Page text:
Journal of Membrane Science, Vol.563, 888-895, 2018
Single-nanoparticle tracking reveals mechanisms of membrane fouling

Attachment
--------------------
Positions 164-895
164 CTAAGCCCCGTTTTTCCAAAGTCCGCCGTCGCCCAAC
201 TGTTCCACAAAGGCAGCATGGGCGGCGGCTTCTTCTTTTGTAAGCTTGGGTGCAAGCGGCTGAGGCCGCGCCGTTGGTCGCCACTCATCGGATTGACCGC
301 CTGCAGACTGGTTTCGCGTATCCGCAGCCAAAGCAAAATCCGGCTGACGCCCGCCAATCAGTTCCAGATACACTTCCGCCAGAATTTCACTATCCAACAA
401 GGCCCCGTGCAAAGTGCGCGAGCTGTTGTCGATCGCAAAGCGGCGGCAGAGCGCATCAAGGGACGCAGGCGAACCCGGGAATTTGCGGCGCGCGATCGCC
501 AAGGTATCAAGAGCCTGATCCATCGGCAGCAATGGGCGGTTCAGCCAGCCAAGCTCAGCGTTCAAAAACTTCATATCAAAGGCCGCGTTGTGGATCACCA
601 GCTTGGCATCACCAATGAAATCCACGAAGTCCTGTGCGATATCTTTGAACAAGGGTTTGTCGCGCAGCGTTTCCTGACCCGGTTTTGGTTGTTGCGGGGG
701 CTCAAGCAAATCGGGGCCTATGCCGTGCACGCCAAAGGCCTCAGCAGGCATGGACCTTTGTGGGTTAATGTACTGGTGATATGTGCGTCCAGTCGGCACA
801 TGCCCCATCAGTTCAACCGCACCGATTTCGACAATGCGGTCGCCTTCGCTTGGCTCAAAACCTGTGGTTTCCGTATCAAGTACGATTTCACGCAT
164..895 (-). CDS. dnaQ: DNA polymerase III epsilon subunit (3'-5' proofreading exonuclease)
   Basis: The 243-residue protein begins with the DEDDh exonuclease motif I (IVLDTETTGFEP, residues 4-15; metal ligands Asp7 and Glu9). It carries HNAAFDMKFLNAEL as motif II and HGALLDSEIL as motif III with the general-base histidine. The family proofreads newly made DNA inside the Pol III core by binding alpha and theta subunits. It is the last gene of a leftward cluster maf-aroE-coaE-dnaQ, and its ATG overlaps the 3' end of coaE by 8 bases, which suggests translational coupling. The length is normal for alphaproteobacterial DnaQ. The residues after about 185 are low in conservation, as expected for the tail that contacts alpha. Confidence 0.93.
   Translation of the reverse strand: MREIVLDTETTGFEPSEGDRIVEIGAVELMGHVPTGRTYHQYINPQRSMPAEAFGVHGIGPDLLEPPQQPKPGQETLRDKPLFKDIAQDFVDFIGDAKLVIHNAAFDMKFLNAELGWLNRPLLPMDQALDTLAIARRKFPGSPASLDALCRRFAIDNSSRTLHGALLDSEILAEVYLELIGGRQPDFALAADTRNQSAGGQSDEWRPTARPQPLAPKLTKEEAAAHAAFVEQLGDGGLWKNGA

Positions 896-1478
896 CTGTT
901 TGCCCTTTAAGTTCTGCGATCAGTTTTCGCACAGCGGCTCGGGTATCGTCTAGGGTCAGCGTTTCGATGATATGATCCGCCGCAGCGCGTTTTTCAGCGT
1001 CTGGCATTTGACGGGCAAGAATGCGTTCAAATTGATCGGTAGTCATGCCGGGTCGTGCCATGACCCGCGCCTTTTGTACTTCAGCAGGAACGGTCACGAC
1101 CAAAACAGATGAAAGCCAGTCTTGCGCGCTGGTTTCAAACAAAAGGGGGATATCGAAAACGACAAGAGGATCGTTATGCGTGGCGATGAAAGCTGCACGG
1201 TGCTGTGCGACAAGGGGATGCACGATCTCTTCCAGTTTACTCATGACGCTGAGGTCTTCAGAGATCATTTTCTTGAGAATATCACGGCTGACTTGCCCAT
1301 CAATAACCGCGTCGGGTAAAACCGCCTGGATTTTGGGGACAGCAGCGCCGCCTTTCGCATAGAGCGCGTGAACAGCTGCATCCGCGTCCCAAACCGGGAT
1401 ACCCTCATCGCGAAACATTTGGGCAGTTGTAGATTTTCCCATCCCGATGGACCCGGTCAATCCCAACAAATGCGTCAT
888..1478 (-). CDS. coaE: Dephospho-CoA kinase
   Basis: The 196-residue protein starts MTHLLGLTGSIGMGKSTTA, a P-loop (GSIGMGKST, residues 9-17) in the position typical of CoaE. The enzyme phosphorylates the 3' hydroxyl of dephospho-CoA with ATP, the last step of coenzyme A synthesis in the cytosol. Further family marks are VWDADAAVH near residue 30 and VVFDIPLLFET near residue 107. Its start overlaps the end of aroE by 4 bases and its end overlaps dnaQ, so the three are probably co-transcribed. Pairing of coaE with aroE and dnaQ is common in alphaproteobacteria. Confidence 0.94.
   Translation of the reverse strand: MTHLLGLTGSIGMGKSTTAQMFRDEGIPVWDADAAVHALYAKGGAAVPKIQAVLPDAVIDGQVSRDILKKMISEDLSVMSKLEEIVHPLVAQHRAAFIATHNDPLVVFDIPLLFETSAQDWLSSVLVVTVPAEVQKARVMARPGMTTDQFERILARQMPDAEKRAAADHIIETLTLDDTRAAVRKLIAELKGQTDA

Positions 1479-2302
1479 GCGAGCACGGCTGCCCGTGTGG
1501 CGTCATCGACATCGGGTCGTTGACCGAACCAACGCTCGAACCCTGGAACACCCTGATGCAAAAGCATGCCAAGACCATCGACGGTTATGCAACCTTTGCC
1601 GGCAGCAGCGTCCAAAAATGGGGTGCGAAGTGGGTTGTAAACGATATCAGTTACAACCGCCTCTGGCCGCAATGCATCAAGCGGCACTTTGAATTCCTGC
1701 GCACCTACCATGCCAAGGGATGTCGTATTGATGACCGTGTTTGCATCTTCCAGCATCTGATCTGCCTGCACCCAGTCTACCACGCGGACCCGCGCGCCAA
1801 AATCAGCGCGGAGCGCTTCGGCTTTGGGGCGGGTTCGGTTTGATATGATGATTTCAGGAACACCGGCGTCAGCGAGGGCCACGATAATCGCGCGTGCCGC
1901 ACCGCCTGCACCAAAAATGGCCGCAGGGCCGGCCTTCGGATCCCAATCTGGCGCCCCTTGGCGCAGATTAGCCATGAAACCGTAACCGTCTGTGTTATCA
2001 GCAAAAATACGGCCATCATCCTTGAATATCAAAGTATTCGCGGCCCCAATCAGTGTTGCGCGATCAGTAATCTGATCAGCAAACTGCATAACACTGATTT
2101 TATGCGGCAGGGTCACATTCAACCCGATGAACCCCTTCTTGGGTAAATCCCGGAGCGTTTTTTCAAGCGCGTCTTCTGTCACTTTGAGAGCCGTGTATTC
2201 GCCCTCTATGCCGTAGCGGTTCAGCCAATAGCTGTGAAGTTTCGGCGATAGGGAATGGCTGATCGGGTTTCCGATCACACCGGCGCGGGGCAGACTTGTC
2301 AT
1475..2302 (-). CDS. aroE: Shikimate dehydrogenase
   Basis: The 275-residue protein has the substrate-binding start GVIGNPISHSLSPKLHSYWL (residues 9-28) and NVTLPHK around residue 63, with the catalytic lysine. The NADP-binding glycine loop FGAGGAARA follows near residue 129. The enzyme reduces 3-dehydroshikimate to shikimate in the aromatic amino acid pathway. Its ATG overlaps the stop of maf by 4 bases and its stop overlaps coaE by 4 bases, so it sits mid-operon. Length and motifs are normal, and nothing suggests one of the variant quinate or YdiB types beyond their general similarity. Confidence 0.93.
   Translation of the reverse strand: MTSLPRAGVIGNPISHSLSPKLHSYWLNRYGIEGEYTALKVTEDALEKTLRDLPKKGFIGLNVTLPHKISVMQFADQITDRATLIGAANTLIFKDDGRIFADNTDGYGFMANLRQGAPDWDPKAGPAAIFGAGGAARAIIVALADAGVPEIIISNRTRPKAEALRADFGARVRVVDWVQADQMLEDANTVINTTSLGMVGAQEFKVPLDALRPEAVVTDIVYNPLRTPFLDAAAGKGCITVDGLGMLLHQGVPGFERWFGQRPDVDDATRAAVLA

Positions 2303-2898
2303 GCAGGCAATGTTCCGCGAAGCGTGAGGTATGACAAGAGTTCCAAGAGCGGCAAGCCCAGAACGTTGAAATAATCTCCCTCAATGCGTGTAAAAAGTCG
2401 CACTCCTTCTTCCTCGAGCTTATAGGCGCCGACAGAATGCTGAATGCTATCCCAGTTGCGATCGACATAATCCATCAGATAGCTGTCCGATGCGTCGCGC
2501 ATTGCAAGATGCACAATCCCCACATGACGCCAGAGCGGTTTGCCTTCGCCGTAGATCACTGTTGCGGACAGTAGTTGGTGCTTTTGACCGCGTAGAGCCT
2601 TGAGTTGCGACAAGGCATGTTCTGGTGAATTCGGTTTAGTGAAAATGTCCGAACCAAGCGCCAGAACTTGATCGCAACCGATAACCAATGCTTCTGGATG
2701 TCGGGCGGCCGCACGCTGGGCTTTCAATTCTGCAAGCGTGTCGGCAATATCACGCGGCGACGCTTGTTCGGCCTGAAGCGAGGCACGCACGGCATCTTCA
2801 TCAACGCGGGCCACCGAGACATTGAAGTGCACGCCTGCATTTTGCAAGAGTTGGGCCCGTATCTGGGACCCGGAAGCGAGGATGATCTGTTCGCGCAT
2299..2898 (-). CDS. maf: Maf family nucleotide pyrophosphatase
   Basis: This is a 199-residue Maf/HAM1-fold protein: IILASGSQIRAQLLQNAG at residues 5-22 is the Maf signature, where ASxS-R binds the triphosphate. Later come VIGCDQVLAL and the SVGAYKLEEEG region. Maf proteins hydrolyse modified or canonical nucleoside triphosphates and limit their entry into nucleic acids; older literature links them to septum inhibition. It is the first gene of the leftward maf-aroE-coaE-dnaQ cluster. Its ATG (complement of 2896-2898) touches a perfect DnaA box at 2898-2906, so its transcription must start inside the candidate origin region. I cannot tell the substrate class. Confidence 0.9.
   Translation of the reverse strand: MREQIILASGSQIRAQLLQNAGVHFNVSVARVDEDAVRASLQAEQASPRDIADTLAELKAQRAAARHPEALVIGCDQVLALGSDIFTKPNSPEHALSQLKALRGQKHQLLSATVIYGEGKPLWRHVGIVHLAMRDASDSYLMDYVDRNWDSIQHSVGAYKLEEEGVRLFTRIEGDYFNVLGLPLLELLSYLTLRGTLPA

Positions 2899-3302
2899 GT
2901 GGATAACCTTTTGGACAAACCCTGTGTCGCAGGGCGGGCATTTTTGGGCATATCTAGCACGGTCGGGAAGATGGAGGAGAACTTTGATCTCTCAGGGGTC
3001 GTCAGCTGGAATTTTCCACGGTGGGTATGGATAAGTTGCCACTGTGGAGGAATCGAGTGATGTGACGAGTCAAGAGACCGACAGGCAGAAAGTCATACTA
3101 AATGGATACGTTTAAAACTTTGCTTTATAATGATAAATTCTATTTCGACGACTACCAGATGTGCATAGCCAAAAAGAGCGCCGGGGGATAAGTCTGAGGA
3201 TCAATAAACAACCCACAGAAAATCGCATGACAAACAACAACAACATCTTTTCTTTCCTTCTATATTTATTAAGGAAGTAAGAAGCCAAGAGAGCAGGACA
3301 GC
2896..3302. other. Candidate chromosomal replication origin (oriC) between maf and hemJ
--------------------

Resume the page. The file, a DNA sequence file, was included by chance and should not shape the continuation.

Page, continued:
While membrane fouling has been studied for decades, it remains challenging to obtain direct information about the dominant mechanism of fouling in a specific scenario. Here, we employed a high-throughput particletracking approach, which enabled the visualization of particle transport in actual microfiltration membranes under flow conditions and provided direct evidence for distinct fouling mechanisms under different operating conditions. Our results suggest that the "stickiness" of particles can qualitatively change the dominant fouling mechanism. In particular, the evolutions of effective flux, particle velocity and pathway tortuosity were found to be systematically different under "sticking" vs "reduced-sticking" conditions in two different microfiltration membranes, composed of PVDF and PTFE, respectively. Under "sticking" conditions, fouling was rapid, and individual pathways were observed to disappear with the reduction of flux. However, the average particle velocity and the tortuosity of particle trajectories were unchanged throughout the fouling process, consistent with the complete blocking of random pathways. Conversely, under "reduced-sticking" conditions, the average particle velocity decreased and the tortuosity of particle pathways increased systematically with fouling, consistent with the gradual narrowing of pathways causing increased resistance. The comprehensive information about particle dynamics in membranes achieved with this approach will assist design and optimization of reduced-fouling separation processes as well as advance the understanding of complex mass transport.